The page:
Tuesday, June 7, 2011

Ukrainian-Toledo Connections

Olga traveling (above); Luba with friends and flowers; Vera and Vova at a protest (left).

The Toledo-Ukraine connection continues. I love emailing my friends in Starobelsk, and hearing from them in return. We exchange news and photos. Now they are enjoying photos of my great-grandson Philip’s 4th birthday party. Facebook is also a good way to stay connected.

I don’t know what life will bring, if I will ever return to Starobelsk, whether friends from there will ever be able to visit me in the States. But I will always remember, and so will they.

The bonds are strong across time and place, language and culture. I’d Skype but my Russian is getting worse and worse the longer I don’t hear the language, or communicate. It’s frustrating; better to email. When I can get a translator to Skype with me, I’ll do it for sure.

Here, above, are a few photos of friend Olga who was with Vera, director of Victoria NGO, in Dnepropetrovsk, attending a training seminar and enjoying the city on the Dnieper river, its sights and sounds, its nature and culture. It was once a center of the Soviet Union's defense and space industries; it's now becoming a tourism destination, promoting its beautiful historic sites and churches, plus a great public transportation system.

The collage also shows Olga enjoying a concert with a traditional Ukrainian band, and it’s just like her to befriend them. She is a one-woman cross-cultural band herself! She led our great adventure to the Carpathian mountains, to Lviv and her friends Stefan and Bogdan, and later to Prague and the exquisite little towns around it.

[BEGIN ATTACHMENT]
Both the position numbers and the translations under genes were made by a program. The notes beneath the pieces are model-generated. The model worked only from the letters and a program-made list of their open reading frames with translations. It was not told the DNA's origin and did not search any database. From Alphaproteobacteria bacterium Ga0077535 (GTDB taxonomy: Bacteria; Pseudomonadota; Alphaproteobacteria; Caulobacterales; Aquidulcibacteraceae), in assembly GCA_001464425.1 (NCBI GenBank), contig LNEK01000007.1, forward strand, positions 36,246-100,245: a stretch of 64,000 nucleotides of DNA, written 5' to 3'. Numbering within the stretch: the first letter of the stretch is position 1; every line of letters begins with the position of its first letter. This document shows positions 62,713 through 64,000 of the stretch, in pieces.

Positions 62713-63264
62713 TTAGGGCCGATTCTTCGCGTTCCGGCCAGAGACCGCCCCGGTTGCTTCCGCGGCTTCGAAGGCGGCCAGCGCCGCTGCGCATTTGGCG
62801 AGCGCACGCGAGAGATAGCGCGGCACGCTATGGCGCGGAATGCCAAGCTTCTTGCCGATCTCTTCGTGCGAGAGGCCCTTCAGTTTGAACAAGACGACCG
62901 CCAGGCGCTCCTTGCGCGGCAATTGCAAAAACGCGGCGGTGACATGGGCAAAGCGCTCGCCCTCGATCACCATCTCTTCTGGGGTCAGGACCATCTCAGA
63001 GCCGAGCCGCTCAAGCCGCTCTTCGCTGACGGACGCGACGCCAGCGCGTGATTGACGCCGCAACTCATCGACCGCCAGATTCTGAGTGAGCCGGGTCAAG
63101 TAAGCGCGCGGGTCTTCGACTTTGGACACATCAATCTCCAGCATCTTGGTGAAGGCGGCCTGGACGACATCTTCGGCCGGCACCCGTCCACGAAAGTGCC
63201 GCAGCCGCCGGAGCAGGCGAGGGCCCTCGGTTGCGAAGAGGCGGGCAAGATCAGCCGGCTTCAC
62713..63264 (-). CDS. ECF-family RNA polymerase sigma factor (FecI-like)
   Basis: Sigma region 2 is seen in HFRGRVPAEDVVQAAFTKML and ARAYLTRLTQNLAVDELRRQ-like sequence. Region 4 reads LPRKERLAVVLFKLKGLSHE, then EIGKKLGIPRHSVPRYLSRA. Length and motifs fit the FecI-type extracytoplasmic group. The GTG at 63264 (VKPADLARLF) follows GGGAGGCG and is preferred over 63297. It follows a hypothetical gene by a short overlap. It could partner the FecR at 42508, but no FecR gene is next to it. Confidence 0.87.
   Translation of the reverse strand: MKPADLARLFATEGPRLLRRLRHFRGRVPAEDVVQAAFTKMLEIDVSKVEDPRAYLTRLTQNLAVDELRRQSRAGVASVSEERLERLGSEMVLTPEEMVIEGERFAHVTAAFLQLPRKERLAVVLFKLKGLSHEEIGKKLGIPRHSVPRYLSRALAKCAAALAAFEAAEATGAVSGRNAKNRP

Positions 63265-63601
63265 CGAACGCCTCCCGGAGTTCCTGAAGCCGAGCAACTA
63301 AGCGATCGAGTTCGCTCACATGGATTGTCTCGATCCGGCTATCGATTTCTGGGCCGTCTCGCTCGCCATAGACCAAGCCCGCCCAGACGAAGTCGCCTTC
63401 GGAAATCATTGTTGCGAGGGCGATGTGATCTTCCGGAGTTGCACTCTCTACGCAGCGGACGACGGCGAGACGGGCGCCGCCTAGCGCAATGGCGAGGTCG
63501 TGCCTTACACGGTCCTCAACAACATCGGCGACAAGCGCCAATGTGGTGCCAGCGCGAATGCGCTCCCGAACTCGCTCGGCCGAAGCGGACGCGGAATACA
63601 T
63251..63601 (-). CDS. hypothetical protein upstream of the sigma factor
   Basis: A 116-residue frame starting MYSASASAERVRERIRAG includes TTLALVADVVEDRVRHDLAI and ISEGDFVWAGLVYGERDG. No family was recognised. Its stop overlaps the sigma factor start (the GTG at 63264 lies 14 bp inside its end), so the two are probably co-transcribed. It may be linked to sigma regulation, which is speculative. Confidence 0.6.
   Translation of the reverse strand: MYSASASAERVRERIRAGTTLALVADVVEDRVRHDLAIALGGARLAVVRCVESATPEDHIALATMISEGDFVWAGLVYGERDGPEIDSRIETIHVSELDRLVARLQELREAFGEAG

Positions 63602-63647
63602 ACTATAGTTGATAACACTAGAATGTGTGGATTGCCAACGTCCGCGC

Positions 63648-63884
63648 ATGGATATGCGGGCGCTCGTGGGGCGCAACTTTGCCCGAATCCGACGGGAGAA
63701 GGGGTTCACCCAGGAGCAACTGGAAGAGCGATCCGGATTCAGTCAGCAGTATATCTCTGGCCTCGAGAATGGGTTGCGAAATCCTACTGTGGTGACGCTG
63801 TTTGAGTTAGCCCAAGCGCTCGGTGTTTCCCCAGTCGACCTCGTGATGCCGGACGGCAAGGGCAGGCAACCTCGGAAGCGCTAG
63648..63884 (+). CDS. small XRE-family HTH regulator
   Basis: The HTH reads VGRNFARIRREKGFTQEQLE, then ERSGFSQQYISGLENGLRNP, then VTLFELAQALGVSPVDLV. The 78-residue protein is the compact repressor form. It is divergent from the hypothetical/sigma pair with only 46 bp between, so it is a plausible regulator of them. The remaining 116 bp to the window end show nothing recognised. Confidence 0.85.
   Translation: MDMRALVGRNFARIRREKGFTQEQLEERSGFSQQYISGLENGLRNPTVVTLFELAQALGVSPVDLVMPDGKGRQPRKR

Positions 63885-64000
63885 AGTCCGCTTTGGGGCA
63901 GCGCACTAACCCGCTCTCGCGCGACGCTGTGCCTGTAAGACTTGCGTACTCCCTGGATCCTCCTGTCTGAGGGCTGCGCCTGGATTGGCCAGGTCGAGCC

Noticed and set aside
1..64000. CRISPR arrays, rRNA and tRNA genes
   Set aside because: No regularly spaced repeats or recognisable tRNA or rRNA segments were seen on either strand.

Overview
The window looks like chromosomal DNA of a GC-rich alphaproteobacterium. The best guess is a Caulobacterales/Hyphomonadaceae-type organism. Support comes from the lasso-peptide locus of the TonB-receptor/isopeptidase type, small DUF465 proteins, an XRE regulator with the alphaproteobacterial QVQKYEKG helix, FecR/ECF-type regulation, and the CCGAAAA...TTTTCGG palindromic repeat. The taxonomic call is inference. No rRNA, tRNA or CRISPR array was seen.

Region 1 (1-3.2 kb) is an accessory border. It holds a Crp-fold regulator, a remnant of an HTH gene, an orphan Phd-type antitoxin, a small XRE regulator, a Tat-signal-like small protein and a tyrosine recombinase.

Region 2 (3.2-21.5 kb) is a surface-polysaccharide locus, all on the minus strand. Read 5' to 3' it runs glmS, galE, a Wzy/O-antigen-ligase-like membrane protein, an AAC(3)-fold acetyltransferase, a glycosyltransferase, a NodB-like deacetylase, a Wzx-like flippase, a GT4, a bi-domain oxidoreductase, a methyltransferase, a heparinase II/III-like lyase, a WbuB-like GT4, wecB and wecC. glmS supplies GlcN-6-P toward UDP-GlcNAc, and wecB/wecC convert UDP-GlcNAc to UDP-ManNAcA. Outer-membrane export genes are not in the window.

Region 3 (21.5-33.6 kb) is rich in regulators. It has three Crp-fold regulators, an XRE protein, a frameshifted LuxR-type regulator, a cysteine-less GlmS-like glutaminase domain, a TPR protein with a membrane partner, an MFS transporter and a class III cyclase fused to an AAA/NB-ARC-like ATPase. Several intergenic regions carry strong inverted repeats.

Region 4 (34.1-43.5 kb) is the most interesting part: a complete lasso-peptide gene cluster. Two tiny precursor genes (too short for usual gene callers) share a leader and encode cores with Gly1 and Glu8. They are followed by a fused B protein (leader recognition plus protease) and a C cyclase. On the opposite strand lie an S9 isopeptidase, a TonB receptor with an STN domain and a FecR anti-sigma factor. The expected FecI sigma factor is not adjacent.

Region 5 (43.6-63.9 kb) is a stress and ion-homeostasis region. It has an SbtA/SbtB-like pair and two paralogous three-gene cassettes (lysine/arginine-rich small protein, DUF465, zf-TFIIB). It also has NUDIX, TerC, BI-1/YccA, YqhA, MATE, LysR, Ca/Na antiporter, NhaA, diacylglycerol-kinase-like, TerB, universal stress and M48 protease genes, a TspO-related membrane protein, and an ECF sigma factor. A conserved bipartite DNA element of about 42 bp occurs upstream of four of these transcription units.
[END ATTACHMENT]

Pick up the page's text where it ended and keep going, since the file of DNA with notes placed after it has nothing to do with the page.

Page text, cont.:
Vera Flyat continues her human rights work and her commitment to social change from the bottom up (left, Vera in center, and friend Vovo Shecherchenko, lower left corner), at an anti-corruption protest. She is a dynamo. So is Vovo, head of the East Ukraine Center for Civil Initatives. They are Ukraine's future leaders. Они Украины будущие лидеры.

Back in Starobelsk (photos to right), Luba and Irina, and friends Tonya and Luda, get together often, enjoying meals and toasts using the Florida shot glasses I gave them. Those turned out to be the best souvenirs I brought with me to Ukraine, and I had to get refills a few times! Here's to Florida, to the Ukraine, to us!

Life is often hard for Luba and her friends, with businesses suffering, the economy broken, Sergei’s situation tragic, and Luba with a broken wrist on top of a broken heart. But these are resourceful women, incredibly hard workers, and they know how to have fun even in the worst of times. We share a love of flowers, so I am always happy to see roses from Luba’s garden. She’s having a rough time now, but I pray her cast will come off soon and that she will be working in her garden again, her refuge and solace.

Once a PCV always a PCV. The friendships we make are special and enduring. The ties that bind are strong. We leave a small legacy behind, but we receive so much more than we can ever give. PCVs are warriors for peace. We don't carry guns, but we advance the cause through cross-cultural understanding, grassroots work, and many personal friendships. These connections, the very essence of a PCV's work, lay the groundwork for peaceful relations and social change, one small step at a time.

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